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Molecular genetics of adult ADHD: converging evidence from genome-wide association and extended pedigree linkage studies


Lesch, K P; Timmesfeld, N; Renner, T J; Halperin, R; Röser, C; Nguyen, T T; Craig, D W; Romanos, J; Heine, M; Meyer, J; Freitag, C; Warnke, A; Romanos, M; Schäfer, H; Walitza, S; Reif, A; Stephan, D A; Jacob, C (2008). Molecular genetics of adult ADHD: converging evidence from genome-wide association and extended pedigree linkage studies. Journal of Neural Transmission, 115(11):1573-1585.

Abstract

A genome-wide association (GWA) study with pooled DNA in adult attention-deficit/hyperactivity disorder (ADHD) employing ~500K SNP markers identifies novel risk genes and reveals remarkable overlap with findings from recent GWA scans in substance use disorders. Comparison with results from our previously reported high-resolution linkage scan in extended pedigrees confirms several chromosomal loci, including 16q23.1-24.3 which also reached genome-wide significance in a recent meta-analysis of seven linkage studies (Zhou et al. in Am J Med Genet Part B, 2008). The findings provide additional support for a common effect of genes coding for cell adhesion molecules (e.g., CDH13, ASTN2) and regulators of synaptic plasticity (e.g., CTNNA2, KALRN) despite the complex multifactorial etiologies of adult ADHD and addiction vulnerability.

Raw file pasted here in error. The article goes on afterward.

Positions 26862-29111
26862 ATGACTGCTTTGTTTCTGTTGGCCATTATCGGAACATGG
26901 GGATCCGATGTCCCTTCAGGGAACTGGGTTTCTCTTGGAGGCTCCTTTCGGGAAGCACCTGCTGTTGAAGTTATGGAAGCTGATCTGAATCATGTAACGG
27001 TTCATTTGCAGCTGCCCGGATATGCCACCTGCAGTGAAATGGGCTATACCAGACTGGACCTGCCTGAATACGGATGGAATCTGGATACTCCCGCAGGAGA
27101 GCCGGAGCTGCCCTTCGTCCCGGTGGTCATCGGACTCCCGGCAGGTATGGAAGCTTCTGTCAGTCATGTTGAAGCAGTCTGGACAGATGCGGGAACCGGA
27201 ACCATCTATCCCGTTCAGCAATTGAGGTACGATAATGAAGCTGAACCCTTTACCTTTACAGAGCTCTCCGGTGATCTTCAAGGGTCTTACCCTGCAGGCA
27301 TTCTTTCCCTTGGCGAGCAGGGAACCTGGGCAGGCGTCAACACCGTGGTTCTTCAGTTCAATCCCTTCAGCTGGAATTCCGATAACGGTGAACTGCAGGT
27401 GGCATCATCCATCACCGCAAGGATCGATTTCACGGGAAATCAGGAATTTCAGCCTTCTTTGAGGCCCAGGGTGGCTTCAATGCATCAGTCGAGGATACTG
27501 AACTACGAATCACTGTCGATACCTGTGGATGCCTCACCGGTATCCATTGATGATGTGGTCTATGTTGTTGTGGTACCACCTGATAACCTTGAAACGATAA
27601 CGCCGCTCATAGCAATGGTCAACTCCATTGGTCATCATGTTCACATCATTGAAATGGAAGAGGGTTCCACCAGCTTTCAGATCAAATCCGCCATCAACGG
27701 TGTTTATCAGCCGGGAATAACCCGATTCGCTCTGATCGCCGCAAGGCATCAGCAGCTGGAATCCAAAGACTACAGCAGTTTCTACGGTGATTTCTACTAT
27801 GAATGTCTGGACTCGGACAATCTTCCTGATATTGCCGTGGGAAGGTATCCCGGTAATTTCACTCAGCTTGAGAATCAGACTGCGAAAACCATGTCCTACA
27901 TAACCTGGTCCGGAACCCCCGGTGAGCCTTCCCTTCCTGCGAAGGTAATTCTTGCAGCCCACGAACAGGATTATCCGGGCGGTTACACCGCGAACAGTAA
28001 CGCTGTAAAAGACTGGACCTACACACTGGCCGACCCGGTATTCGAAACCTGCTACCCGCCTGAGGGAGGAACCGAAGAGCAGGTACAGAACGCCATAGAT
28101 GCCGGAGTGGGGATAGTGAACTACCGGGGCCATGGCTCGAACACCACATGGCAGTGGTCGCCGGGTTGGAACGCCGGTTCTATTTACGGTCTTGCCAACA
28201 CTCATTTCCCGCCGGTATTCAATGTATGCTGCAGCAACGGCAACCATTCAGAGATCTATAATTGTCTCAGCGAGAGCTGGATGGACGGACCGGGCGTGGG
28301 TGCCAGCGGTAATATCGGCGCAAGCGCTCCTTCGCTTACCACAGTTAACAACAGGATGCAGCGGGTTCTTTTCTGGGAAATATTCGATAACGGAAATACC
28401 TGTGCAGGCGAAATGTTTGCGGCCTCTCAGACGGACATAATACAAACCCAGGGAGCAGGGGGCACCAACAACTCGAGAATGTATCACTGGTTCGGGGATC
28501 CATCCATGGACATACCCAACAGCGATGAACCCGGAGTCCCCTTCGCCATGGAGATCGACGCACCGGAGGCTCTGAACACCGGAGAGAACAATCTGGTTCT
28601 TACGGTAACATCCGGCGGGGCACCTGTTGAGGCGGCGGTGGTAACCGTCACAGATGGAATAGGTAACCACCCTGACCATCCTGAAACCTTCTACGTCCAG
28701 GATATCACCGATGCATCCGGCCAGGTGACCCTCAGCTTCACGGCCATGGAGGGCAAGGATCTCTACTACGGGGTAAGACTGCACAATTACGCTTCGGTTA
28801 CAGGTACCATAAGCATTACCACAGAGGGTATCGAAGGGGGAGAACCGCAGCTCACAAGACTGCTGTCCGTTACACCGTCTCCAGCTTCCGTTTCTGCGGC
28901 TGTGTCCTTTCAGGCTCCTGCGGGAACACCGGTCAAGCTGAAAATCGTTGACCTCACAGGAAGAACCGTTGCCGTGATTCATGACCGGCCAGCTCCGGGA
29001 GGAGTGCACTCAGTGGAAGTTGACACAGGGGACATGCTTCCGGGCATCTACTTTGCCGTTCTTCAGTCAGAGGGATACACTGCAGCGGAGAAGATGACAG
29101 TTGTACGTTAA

Abstract

A genome-wide association (GWA) study with pooled DNA in adult attention-deficit/hyperactivity disorder (ADHD) employing ~500K SNP markers identifies novel risk genes and reveals remarkable overlap with findings from recent GWA scans in substance use disorders. Comparison with results from our previously reported high-resolution linkage scan in extended pedigrees confirms several chromosomal loci, including 16q23.1-24.3 which also reached genome-wide significance in a recent meta-analysis of seven linkage studies (Zhou et al. in Am J Med Genet Part B, 2008). The findings provide additional support for a common effect of genes coding for cell adhesion molecules (e.g., CDH13, ASTN2) and regulators of synaptic plasticity (e.g., CTNNA2, KALRN) despite the complex multifactorial etiologies of adult ADHD and addiction vulnerability.

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Additional indexing

Item Type:Journal Article, refereed, original work
Communities & Collections:04 Faculty of Medicine > Center for Child and Adolescent Psychiatry
Dewey Decimal Classification:610 Medicine & health
Language:English
Date:2008
Deposited On:29 Dec 2008 12:00
Last Modified:05 Apr 2016 12:35
Publisher:Springer
ISSN:0300-9564
Publisher DOI:https://doi.org/10.1007/s00702-008-0119-3
PubMed ID:18839057

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